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Inflatable Bike Helmets and Airbag Technology

Bike Helmet

Image source: collective-evolution.com

Doug Sharpe President of Elasto Proxy

This is a picture of a woman wearing a bicycle helmet. The collar around her neck may look like a scarf, but it’s actually an airbag. If she falls from her bike, an inflatable helmet will deploy and provide shock absorption. The pressure will remain constant for several seconds, enabling her to withstand multiple head impacts during a cycling accident. After that, the Hövding begins to slowly deflate.

Safety Meets Comfort

Made in Sweeden, the Hövding airbag helmet is a lightweight but tech-heavy alternative to those traditional plastic-and-Styrofoam helmets that many bicyclists accept but dislike. Available on the Web and in some European stores, this innovative protective device is also a YouTube sensation. So how reliable is the Hövding? Are cyclists sacrificing safety for comfort?

The answers to these questions can be found in the sensors and algorithm that enable the Hövding to distinguish safe biking from cycling accidents. Designed by mathematicians, electrical engineers, and airbag experts, the electronics-equipped collar causes the airbag to deploy during a crash – but not if raindrops or leaves fall atop the cyclist’s head.

When inflated, the Hövding’s airbag provides a larger area of head protection than traditional bike helmets. There’s also a “black box” that captures 10-seconds worth of accident data for subsequent analysis and algorithmic improvements. The company would like bicyclists involved in accidents to share their data, but does not actively monitor Hövding usage.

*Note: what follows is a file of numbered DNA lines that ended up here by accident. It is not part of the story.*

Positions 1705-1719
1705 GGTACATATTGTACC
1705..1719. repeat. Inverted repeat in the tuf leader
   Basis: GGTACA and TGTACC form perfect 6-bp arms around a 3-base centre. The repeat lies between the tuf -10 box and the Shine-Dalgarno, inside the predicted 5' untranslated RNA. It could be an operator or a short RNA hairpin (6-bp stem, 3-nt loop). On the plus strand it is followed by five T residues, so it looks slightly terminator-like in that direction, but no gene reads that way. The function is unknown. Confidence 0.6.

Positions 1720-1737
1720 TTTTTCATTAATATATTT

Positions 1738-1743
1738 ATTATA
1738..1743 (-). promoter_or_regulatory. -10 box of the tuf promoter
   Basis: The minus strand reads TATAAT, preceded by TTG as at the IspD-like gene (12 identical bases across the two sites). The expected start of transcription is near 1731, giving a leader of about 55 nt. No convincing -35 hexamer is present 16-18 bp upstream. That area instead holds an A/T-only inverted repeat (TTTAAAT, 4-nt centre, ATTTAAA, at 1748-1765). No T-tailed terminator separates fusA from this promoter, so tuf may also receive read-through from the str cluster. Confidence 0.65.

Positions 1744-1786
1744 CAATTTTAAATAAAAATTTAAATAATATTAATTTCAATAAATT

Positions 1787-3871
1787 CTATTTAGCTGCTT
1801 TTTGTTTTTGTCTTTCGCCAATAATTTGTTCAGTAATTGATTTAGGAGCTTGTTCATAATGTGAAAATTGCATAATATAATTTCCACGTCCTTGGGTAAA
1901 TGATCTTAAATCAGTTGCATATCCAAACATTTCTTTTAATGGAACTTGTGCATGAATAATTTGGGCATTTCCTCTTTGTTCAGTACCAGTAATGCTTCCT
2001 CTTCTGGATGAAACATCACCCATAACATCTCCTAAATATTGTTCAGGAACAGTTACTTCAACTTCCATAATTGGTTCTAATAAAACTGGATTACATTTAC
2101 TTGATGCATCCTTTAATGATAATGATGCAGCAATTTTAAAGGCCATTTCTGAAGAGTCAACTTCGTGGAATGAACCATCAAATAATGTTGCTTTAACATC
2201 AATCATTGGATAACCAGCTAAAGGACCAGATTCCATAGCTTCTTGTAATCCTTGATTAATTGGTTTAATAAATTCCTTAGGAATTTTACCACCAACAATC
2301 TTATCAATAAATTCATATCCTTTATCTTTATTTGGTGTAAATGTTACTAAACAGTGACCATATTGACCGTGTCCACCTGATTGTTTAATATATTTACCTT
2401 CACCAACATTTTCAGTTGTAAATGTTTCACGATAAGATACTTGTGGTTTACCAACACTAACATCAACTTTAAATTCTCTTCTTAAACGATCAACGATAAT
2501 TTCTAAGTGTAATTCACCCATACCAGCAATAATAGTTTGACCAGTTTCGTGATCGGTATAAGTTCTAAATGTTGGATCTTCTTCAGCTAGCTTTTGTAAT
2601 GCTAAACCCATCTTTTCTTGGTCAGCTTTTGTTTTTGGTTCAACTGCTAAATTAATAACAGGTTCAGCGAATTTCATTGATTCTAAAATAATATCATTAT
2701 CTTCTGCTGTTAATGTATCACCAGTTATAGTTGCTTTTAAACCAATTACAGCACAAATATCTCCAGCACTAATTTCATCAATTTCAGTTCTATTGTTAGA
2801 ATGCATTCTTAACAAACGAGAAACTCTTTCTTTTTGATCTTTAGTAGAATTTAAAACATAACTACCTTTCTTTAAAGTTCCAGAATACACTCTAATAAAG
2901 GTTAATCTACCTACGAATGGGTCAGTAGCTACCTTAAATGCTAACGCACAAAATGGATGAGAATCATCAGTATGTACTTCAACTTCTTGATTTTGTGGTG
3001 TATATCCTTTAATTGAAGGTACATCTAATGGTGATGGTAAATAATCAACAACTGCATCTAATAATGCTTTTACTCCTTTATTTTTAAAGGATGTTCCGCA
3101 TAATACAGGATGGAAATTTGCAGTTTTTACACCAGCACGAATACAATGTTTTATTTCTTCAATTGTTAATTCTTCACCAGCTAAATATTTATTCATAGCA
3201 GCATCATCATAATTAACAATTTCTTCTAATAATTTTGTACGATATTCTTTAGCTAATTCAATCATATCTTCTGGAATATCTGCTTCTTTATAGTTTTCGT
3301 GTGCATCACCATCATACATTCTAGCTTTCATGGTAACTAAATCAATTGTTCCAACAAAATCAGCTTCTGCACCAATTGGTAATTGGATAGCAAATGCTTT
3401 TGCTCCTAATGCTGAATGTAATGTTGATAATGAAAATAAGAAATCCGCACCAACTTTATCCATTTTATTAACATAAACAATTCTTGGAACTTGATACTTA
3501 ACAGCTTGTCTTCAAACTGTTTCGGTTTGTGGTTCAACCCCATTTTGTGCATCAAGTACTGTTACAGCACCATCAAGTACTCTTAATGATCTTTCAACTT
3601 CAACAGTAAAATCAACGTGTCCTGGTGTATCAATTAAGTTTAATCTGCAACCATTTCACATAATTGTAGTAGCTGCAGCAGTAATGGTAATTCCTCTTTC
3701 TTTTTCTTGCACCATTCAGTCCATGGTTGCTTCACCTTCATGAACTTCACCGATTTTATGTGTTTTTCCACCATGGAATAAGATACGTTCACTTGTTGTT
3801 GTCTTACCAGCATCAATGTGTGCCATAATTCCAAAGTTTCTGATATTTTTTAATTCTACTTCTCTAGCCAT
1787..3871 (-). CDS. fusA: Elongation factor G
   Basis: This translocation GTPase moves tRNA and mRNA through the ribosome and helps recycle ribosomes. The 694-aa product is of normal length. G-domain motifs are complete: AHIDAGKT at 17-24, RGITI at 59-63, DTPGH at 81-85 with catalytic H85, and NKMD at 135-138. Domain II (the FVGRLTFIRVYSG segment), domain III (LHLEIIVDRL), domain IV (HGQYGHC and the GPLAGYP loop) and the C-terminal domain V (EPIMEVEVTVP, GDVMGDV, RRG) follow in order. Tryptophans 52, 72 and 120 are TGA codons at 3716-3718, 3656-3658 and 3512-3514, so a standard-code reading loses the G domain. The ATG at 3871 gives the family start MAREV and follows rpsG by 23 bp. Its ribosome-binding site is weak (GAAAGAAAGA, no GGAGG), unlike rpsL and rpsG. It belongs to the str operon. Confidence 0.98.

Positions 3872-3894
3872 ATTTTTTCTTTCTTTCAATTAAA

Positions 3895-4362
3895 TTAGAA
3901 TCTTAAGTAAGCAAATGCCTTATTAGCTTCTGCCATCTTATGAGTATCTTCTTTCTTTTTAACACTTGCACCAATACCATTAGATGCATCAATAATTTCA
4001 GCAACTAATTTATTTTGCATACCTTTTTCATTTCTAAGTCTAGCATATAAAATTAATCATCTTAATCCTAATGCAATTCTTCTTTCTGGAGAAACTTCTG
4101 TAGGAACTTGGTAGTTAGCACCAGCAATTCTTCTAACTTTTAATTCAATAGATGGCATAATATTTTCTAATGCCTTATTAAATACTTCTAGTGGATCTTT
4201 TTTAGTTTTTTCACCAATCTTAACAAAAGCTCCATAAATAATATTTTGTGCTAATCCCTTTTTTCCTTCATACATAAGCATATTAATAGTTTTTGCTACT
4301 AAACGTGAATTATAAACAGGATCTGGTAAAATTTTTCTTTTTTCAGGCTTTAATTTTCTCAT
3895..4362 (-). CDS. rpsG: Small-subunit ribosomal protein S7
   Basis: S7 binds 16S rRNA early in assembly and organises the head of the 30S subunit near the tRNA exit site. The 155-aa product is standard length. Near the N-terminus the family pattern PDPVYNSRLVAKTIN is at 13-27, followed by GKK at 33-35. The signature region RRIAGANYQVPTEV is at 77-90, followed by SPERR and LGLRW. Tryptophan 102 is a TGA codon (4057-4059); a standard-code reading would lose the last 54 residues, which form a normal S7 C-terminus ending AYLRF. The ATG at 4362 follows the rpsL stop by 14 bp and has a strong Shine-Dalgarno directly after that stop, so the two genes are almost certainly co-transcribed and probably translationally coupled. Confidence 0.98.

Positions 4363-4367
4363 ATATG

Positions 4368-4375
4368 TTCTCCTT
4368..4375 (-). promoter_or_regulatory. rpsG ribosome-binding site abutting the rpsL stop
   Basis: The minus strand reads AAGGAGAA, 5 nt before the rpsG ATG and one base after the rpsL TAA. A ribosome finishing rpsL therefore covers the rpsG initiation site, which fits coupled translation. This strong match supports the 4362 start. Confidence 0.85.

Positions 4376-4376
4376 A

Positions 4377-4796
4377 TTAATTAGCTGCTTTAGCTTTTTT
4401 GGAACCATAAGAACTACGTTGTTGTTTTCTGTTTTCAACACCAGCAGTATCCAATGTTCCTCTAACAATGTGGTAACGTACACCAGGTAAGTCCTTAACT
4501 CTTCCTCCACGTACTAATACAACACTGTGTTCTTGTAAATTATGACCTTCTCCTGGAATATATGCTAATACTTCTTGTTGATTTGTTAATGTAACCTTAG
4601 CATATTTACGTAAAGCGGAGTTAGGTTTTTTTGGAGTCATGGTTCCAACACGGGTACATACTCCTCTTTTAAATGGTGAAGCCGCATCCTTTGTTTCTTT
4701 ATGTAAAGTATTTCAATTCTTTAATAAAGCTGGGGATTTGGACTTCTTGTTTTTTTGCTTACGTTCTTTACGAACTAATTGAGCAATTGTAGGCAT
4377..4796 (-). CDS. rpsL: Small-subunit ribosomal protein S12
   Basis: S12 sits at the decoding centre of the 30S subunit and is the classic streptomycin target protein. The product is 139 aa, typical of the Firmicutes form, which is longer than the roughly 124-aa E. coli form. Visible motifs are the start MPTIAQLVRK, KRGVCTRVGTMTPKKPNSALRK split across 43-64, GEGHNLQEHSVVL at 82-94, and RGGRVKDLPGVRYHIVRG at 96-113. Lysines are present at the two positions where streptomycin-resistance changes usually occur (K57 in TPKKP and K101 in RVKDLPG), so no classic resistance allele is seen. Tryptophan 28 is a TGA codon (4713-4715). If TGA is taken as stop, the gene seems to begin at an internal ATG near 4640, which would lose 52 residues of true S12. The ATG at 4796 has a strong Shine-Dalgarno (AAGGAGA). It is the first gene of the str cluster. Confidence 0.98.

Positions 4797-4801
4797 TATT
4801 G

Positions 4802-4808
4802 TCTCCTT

Electronic Components and Rubber Materials

Bicyclists who wear the battery-powered Hövding can recharge the device via USB connections on computers or mobile phone chargers. The battery lasts for about 18 hours, and uses LED lights and an audible alert to signal that power is low. For cyclists who demand not only comfort and safety but also fashion, there’s a selection of colorful shells for the collar.

During an accident, however, even the most fashion-conscious bicyclist will be grateful for the Hövding’s plain-looking but reliable airbag hood. Made of strong nylon fabric, it won’t rip when scraped against the ground. Like traditional bike helmets, however, the Hövding doesn’t offer whole-head protection. To preserve the bicyclist’s field of vision, the face remains exposed.

The hood’s super-strong nylon is important, but so is the gas inflator that fills it with compressed helium. Housed in a holder inside the collar, this gas-filled canister rests on the cyclist’s back for proper weight distribution. Specifications for the canister aren’t listed on-line, but its control valve probably uses an NBR seal that can withstand helium and aging while maintaining proper pressure.

Rubber Seals and the Evolution of the Airbag

Years ago, I toured an airbag factory. As the co-founder and co-owner of a company that provides custom sealing solutions, I remember thinking how even the mixing machines that make airbag collars require inflatable seals. I also remember learning how airbag technology is tailored to an automaker’s specific needs, and how airbags must account for speed and force.

Automotive airbag technology has evolved significantly since airbags first became required safety features. Airbag injuries, especially to children, have sparked both technical advances and regulatory changes. Today, both passenger cars and light-duty trucks are equipped with sensors that cause front airbags to deploy with less force – or not all. Airbag shapes and sizes are different, too.

Hövding’s technology is impressive, but how well will its airbags last over time? Given a choice between using compressed gas or gas-producing chemicals, North American automakers opted for the latter. In addition to space considerations, engineers worried that a compressed gas canister might not remain at pressure for the life of the car. This concern shows why seal selection is so important, and how a rubber seal must meet all of an application’s requirements.

Join the Conversation

Would you wear a Hövding inflatable air helmet on your next bike ride? Do you need sealing solutions that meet demanding requirements for aging and pressure, and that must resist a compressed gas such as helium?

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